Advent began about a week ago for Christians around the world, but do you really know what Advent is?
Advent is the season of waiting for Christmas. It begins on the fourth Sunday before Christmas, and it ends on Christmas Eve. Many people simplify by celebrating Advent from December 1 to 24, and this year, it just worked out that way. No matter when you observe Advent, it is a time of happiness, celebration, and hopeful anticipation of the birth of our Lord and Savior, Jesus Christ.
We all look forward to the excitement of Christmas Eve and Christmas morning.
Most of us give presents to our kids, friends, and family, and that night and morning are so very special. The month of waiting leading up to that? It’s hard. Nobody likes to wait. I hate waiting. My kids hate waiting. Waiting stinks. Celebrating Advent as its own holiday, a special event all its own, makes the waiting for Christmas come a little easier. The days pass more quickly. And, best of all, we talk about Jesus all month long, so when the exciting whirlwind of Santa and his elves blows through, I don’t worry about new toys and old legends. My kids know the Reason for the Season.
If you’ve spent a month looking forward to and celebrating His birth, He is in the back of your mind, even as you rip the paper off the brand new amazing whiz banger you’ve been dying to have all year long. So, enough talking about why you should be celebrating Advent. Here are some ideas for how to celebrate Advent at your house:
Use an Advent wreath every night at dinner.
It’s a simple circle of candles – three purple and one pink, with a large white candle in the center – and we light the candles in a certain order as the month goes by. On Christmas Eve, we light all four of the colored candles as well as the white candle (representing Jesus).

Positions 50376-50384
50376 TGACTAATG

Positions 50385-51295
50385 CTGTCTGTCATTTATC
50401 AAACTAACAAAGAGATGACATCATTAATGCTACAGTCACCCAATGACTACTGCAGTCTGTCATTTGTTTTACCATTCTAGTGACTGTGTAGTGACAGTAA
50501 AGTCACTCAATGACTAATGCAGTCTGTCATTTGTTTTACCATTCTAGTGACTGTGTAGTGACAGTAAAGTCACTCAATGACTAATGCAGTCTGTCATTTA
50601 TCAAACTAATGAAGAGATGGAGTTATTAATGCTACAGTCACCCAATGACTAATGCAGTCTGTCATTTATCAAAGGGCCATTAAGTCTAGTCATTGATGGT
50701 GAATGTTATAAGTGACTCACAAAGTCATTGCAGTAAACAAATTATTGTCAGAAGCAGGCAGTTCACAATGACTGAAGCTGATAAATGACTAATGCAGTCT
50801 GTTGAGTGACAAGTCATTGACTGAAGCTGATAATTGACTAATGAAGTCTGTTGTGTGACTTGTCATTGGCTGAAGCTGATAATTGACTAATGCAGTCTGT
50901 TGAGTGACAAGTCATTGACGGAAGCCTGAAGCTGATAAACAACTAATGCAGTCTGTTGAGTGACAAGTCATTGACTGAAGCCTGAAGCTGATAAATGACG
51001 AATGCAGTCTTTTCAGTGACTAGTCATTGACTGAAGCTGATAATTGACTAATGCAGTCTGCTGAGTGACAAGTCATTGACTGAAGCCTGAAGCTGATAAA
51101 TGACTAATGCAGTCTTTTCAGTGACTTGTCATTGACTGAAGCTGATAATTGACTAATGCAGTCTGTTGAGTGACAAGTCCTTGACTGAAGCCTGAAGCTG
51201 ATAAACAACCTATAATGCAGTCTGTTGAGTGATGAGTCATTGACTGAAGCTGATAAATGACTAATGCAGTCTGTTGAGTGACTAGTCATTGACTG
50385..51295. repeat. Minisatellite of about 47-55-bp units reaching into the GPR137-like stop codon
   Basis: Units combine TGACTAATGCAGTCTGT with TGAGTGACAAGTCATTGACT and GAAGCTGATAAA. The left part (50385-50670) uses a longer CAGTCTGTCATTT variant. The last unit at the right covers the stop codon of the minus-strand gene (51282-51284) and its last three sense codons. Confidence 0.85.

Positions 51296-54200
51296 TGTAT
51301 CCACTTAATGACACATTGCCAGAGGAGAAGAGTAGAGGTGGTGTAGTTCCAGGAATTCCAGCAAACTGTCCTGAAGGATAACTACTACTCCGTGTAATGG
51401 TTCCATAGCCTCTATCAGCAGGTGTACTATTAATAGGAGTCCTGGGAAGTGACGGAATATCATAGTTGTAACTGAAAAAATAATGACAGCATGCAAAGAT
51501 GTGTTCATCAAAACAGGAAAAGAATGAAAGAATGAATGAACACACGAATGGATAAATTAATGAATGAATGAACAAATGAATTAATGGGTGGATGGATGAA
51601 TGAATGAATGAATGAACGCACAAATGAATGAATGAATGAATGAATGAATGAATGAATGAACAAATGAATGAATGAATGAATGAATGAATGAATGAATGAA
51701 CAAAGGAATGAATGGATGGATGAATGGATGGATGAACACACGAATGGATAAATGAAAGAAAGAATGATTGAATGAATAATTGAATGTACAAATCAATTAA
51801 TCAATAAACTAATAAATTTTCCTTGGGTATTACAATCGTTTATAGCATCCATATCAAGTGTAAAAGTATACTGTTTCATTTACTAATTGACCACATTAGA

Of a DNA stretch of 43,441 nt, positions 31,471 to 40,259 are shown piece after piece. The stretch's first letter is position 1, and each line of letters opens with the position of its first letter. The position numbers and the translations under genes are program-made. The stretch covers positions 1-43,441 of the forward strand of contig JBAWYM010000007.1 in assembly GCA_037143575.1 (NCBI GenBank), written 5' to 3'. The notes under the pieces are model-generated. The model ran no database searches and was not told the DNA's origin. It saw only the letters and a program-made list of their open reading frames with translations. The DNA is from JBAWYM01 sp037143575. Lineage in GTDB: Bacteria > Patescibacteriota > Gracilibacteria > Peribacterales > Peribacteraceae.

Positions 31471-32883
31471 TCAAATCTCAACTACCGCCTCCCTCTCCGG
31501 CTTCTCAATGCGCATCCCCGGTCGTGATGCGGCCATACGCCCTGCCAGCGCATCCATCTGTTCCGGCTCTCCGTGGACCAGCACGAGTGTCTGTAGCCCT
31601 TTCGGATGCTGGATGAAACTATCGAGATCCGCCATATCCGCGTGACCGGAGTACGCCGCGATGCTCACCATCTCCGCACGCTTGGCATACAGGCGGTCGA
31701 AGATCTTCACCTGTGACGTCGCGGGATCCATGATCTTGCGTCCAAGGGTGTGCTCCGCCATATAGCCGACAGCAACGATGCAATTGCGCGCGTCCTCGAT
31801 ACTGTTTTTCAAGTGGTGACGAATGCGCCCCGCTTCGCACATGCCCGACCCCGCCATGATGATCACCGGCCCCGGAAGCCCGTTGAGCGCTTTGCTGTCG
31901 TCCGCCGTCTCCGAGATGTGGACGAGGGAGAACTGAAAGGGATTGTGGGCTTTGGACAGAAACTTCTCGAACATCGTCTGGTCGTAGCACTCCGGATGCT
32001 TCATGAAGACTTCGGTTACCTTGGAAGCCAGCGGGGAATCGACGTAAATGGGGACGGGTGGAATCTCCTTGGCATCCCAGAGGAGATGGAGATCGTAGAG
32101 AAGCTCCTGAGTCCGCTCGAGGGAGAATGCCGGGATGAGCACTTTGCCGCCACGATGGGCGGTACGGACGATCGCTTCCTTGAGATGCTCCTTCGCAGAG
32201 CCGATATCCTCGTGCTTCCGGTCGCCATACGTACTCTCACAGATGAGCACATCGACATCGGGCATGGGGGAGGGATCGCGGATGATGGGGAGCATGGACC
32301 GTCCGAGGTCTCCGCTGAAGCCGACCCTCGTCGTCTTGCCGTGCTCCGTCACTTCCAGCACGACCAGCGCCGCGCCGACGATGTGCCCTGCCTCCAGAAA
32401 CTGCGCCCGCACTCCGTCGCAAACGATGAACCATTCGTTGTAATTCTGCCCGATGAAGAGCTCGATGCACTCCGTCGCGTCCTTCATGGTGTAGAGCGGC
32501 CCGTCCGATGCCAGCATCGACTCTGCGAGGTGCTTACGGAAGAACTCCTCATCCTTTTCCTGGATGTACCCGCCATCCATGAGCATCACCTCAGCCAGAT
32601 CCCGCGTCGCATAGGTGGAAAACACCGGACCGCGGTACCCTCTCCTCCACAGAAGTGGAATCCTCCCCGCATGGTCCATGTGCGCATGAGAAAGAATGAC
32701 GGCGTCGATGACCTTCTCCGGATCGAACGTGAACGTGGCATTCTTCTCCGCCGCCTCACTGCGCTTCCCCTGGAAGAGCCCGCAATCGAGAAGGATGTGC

Make a Jesse Tree.
The Jesse Tree is my very favorite Advent tradition. Essentially, it’s a tree and you put a new ornament on each day. The tree can be a tabletop tree (what we use), a large tree, a poster of a tree, or a tree cut out of construction paper. The ornaments begin with God creating the world on the first day, Adam and Eve on the second, the fall on the third, and they continue through Noah, Isaac, Abraham, Joseph, King David, Esther, and many others. By the end, you have traced most of the major figures in the lineage of Jesus as it is described in the New Testament. It’s a wonderful trip through the Old Testament, through stories familiar and unfamiliar.
Create a daily craft from Truth in the Tinsel.
This little ebook is full of meaningful craft projects, one per day during Advent. Rather than duplicating the Jesse Tree, it is a children’s study of the Christmas story, beginning when the angel told Mary she would have a child and ending with the birth of Jesus. It’s really great. Printable color pages are also available if you need a quicker than a craft option.
Buy an Advent Calendar.
Read a special Advent book every night.
Reading to your kids (especially at bedtime) is such a special habit to start with, but reading a book specifically about Jesus brings the whole Advent thing full circle. Some great options are The Story of Christmas, Itsy Bitsy Christmas, The Pine Tree Parable, and Gigi’s Perfect Christmas Gift.
The key to observing Advent isn’t doing every possible activity every day. The key to observing Advent is celebrating the coming birth of Jesus, celebrating a God that has so much love for us that He sent His Son as a humble human baby, born in a stable. If you make it fun and interesting and you make it about Jesus, you can’t go wrong.